To quote Todd’s story, “The head of the University of Victoria’s Environmental Law Centre, Calvin Sandborn, is one of many leaders of a loose-knit coalition determined to make it possible for citizens to experience nature by venturing onto private land. “Sandborn and law students Graham Litman and Matt Hulse have created a site which looks at some of B.C.’s most lively action fronts.”

The B.C. Wildlife Federation, the B.C. Federation of Fly Fishers ,and B.C. Outdoor Recreation Council have prepared positions on the right to roam. Consider a membership to these organizations. They aren’t expensive. For a few dollars you can add your voice to an organization that fights against denying public access to existing and future recreational sites.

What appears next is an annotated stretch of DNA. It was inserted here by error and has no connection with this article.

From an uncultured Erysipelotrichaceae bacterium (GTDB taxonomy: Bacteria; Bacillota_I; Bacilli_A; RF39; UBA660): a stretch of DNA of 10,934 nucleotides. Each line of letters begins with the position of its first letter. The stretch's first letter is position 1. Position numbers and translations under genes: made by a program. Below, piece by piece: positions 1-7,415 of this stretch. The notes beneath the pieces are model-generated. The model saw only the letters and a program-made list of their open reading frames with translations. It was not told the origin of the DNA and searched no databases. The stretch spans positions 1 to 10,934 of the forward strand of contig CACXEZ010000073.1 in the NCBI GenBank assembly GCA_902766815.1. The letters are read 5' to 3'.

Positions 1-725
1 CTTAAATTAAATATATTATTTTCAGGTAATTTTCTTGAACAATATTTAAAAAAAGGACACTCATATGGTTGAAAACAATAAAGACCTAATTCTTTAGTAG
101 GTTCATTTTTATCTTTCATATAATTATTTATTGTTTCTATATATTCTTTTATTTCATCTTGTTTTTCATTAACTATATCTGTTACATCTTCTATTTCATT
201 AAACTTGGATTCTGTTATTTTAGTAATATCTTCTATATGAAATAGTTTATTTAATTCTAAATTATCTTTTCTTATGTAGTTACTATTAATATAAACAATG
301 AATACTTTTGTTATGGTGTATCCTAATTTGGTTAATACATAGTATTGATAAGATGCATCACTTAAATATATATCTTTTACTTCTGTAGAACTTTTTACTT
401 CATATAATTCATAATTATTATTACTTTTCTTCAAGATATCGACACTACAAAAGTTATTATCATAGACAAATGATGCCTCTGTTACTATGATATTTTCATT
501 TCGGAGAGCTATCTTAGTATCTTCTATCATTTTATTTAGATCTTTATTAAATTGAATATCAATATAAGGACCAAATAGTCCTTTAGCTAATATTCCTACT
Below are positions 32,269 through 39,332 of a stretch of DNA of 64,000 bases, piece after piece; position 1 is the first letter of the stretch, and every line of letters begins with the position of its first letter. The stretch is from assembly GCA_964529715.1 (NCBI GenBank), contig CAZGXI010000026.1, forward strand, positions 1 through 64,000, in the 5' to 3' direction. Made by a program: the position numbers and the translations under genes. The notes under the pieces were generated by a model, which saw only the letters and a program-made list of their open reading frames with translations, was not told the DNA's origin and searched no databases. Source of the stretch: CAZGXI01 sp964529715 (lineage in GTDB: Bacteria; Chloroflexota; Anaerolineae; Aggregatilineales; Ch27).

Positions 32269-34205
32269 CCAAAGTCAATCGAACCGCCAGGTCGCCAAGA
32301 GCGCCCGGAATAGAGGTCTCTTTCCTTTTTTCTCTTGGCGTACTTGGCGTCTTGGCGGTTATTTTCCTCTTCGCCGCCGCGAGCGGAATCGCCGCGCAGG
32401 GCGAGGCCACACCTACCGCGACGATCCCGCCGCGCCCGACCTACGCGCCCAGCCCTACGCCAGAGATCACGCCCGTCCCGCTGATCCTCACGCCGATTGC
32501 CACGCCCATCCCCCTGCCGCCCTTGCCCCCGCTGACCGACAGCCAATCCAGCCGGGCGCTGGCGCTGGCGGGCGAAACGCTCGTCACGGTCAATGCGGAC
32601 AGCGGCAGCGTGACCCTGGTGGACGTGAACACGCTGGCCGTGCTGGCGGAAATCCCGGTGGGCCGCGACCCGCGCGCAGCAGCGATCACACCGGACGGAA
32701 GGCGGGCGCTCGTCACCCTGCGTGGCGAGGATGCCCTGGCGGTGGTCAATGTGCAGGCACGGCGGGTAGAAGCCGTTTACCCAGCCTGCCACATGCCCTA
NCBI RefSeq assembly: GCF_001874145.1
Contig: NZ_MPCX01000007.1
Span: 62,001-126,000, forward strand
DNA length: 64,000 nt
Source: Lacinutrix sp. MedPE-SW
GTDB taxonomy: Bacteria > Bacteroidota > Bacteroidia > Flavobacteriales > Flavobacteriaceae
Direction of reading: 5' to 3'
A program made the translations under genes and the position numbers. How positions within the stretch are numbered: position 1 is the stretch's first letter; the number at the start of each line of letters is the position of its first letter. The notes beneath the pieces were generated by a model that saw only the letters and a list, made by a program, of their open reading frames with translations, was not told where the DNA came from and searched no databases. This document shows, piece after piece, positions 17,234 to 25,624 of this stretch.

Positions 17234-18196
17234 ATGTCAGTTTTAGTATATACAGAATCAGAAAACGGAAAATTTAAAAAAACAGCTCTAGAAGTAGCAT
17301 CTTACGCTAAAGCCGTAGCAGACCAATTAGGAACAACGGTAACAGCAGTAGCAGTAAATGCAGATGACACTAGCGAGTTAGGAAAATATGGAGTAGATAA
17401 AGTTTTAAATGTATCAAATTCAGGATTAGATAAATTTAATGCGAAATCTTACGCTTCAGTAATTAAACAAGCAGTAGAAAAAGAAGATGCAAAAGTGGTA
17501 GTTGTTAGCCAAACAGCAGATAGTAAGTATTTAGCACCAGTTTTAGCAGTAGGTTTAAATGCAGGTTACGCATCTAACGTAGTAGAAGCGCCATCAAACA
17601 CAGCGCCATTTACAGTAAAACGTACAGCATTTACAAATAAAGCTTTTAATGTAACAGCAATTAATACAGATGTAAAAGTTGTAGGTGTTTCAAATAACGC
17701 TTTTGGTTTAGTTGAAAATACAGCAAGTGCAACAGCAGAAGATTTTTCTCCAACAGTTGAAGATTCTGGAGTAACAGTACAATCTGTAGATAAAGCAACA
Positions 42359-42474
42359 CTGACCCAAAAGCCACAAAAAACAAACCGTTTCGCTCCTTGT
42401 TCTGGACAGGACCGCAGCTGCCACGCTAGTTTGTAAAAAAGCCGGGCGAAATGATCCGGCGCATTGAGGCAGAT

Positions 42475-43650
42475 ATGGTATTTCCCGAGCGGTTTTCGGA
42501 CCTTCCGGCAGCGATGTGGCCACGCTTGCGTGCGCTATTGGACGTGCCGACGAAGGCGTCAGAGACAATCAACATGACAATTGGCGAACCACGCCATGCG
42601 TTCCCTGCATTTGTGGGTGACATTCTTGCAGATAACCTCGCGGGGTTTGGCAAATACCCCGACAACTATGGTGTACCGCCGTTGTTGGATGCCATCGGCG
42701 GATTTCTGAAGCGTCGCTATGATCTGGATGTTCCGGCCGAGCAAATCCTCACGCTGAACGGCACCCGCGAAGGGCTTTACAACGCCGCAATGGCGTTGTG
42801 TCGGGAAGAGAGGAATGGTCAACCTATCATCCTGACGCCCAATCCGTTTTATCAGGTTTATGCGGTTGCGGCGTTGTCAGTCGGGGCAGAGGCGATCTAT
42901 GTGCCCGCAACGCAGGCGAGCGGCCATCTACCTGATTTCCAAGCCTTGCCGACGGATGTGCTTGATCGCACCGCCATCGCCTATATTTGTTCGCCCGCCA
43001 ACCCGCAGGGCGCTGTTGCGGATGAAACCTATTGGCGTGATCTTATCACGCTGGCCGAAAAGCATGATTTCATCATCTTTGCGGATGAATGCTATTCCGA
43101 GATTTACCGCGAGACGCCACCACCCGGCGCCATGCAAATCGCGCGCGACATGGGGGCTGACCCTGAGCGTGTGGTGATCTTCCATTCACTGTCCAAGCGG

Keep your ears open to the March court date. That’s when your Right to Roam is confirmed, or you start planning to camp in your own backyard.


  1. Wow! Eye opening and thought provoking article . Thank you for printing and publishing this .We majority “Outdoorists “are hopefully better than ” Talkonine” advocating criminal actions and retarded comments above . Such Anarchy comments,events and actions are not solutions and will only support any closures movements . I support and praise those directing and spearheading the Legislative and Legal correction to stopping these selfserving /misguided “Privaleged ” Landowners from stopping Public recreational access and use of BC lands .